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Since I am the one who studies and protects in the field of mercy, I will get a lot of calls when this happens. Usually you ask him if he can do it? My answer is he just did. Clementarism, which is structured by the constitution, has no restraint or balance, except in politics. And in another political cycle, we are totally incapable of using this lone test of the power of kings. Our focus on mercy should be in the middle of the election campaign, not after it’s over.

The Constitution gives the president extraordinary discretion in matters of pardon – a remarkable and unique power that is not in question. Historically, it has been used at best by the presidents to smooth out the toughest lines of criminal law. For example, President Gerald Ford used it to pardon thousands of Vietnamese refugees and deserters under certain conditions after the war, and President John F. Kennedy used it to reduce the sentences of some people sentenced under the draconian marijuana law. The power of mercy must be used as part of a wider project for the reform of criminal law, which includes those who have been forgotten.

Maybe I missed it (I didn’t miss it), but the presidential debate of the past decades wasn’t about forgiveness. In the recent municipal elections, no undecided voter pressured a candidate to express his or her opinion on the use of the power of grace. In interviews with President Trump and Democratic candidate Joe Biden, reporters rarely seem to ask questions about the issue. Instead, we just wait and let everyone’s heads explode when the president abuses this instrument of mercy. Even in the last debate, none of the candidates spoke about how they would use pardons in a promising way, not even in a lively debate on criminal law issues.

Trump and Biden ask very different questions about leniency (including the right to reduction of sentence by commutation or pardon by a convicted person). Trump already showed his cards: Even taking into account the replacements awarded last Wednesday to five deserving candidates, his use of the mercy authority has particularly favoured friends and celebrities of Fox News. Even her replacement on different levels and the forgiveness of Alice Marie Johnson was only possible thanks to the intervention of another reality TV star, Kim Kardashian West. Biden, meanwhile, a blank sheet of paper. Some fear that he is not doing enough, while this exaggerated conclusion is criticised by experts and a wide range of citizens on both the left and right.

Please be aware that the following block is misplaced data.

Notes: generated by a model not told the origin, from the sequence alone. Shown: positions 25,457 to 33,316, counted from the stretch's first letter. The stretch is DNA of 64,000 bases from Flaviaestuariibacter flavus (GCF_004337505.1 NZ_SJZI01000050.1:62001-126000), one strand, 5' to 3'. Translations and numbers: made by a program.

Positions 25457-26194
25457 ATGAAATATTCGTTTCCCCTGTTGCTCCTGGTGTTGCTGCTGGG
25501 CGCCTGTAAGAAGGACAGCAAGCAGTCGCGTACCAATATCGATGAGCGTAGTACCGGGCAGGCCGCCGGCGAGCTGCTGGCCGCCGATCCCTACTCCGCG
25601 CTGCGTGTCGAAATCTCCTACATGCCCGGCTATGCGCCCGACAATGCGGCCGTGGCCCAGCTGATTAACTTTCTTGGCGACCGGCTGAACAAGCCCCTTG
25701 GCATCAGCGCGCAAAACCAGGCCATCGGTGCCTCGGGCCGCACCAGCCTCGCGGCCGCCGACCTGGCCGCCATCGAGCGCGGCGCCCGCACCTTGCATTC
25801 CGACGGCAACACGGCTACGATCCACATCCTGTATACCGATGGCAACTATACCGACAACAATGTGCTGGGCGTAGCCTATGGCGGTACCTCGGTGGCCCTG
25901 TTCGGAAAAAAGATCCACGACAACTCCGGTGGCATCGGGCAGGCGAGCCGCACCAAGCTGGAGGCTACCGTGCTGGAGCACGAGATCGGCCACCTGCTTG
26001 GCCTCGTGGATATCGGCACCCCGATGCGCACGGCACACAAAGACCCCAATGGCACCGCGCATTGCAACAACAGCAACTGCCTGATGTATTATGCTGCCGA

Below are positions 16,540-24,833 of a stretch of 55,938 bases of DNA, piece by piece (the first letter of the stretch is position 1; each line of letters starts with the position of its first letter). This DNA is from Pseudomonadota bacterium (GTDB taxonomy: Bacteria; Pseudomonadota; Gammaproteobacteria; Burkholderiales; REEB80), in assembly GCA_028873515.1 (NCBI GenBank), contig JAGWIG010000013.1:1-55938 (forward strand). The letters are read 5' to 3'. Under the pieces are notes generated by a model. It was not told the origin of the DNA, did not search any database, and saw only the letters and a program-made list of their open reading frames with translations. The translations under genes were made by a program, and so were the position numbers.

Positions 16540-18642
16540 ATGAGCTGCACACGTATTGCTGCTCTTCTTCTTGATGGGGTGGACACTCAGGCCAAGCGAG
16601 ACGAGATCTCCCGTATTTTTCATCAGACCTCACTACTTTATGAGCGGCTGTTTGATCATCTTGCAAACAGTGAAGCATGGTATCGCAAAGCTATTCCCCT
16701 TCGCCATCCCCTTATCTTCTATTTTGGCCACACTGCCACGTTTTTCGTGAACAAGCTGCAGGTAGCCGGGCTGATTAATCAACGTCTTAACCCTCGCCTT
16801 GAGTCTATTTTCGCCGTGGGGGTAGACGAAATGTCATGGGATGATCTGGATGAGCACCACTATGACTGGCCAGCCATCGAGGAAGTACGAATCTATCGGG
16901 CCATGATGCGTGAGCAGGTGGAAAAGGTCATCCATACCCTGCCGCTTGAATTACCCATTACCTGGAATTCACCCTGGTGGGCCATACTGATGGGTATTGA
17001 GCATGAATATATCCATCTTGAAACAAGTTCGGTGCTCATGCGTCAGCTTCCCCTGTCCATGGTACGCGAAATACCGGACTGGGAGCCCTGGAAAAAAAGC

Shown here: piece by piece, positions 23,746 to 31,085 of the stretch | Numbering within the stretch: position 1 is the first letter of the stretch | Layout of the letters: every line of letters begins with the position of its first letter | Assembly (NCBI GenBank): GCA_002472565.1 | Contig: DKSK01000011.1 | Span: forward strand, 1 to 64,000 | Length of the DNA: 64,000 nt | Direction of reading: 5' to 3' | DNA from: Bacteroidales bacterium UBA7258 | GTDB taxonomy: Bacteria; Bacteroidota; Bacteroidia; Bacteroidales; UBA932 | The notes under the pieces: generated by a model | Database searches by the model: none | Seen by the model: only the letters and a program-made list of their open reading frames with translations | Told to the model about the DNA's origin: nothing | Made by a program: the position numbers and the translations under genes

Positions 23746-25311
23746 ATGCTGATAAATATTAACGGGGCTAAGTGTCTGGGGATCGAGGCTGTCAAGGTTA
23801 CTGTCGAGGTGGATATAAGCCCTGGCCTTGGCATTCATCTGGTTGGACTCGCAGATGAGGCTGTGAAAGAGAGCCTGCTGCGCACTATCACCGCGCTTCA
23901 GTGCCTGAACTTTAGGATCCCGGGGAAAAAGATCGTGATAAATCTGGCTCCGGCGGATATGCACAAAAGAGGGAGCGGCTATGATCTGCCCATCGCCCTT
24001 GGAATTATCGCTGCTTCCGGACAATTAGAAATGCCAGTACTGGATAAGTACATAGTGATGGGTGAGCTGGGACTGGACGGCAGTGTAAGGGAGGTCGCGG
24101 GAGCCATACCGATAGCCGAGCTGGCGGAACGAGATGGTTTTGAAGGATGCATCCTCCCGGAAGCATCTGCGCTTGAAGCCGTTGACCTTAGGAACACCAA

While investigators constantly (and appropriately) ask him trumpet questions about whether he will relinquish power if he loses, it is rare for anyone to ask him who he can pardon after the elections, despite the long and positive track record he has built up.

Joe Biden wasn’t under pressure either and he didn’t seem to think much about it: In response to a general question about criminal law raised by NBC Lester Holt at city hall, Biden said the Obama administration has pardoned 18,000 people. He left with about 16,000 (in the last debate he showed better results and mentioned the number of more than 1,000). Perhaps Biden overestimated the effectiveness of Obama’s pardon initiative, which came too little and too late. This project only started after years of inactivity with good intentions, as Obama reduced the sentence only once during the first five years of his existence. It also didn’t achieve so much good business that when the First Trump Step Act allowed for the early release of 2,387 offenders, that was far more than Obama’s pardon program, even though the two projects targeted the same group. It’s obvious Obama left too many people behind.

By not focusing on grace, where it is most important, candidates can also deny responsibility for a particular reform plan. And it is important to reform every part of the system that has allowed systemic racism and unnecessarily long prison sentences. Currently, the pardon process consists of seven stages, it is controlled by the Ministry of Justice (for people in conflict, because it focuses on excessively long sentences) and simply does not work. There was a lot of support for setting up a Pardon Watch Committee to advise the president, and the idea was even included in Biden Sanders’ joint plan and in the democratic platform. But Biden didn’t mention it (at least not in the forums I visited) – especially since nobody asked.

Even if further reforms of the criminal justice system were to take place, the pardon system would have to be reformed. On the one hand, other reforms do not do what a form of forgiveness, grace, can do: Freeing people from punishment after they have served their sentence. On the other hand, reforms that refer cases back to the courts too often exacerbate inequalities. Finally, judges who hand out harsh sentences are less likely to take a break, which may put those who come to them at a disadvantage. Softness can be a way to reach those who have been victimized twice.

Come on, guys! This last week before the election is the last time we can talk meaningfully about grace. Journalists should speak directly to the candidates and others should put pressure on them. And next time, we should make this discussion part of the primaries as we reconsider our decisions and talk to candidates in U.S. coffee shops, churches and community centers. After all, it’s not boring: Grace is nothing more than the most powerful man in the world showing mercy to the least powerful man in the world, and the only one in our constitutional system who lives a value accepted almost everywhere by Americans. We believe in mercy, but we don’t have much time to discuss it when it’s really important.

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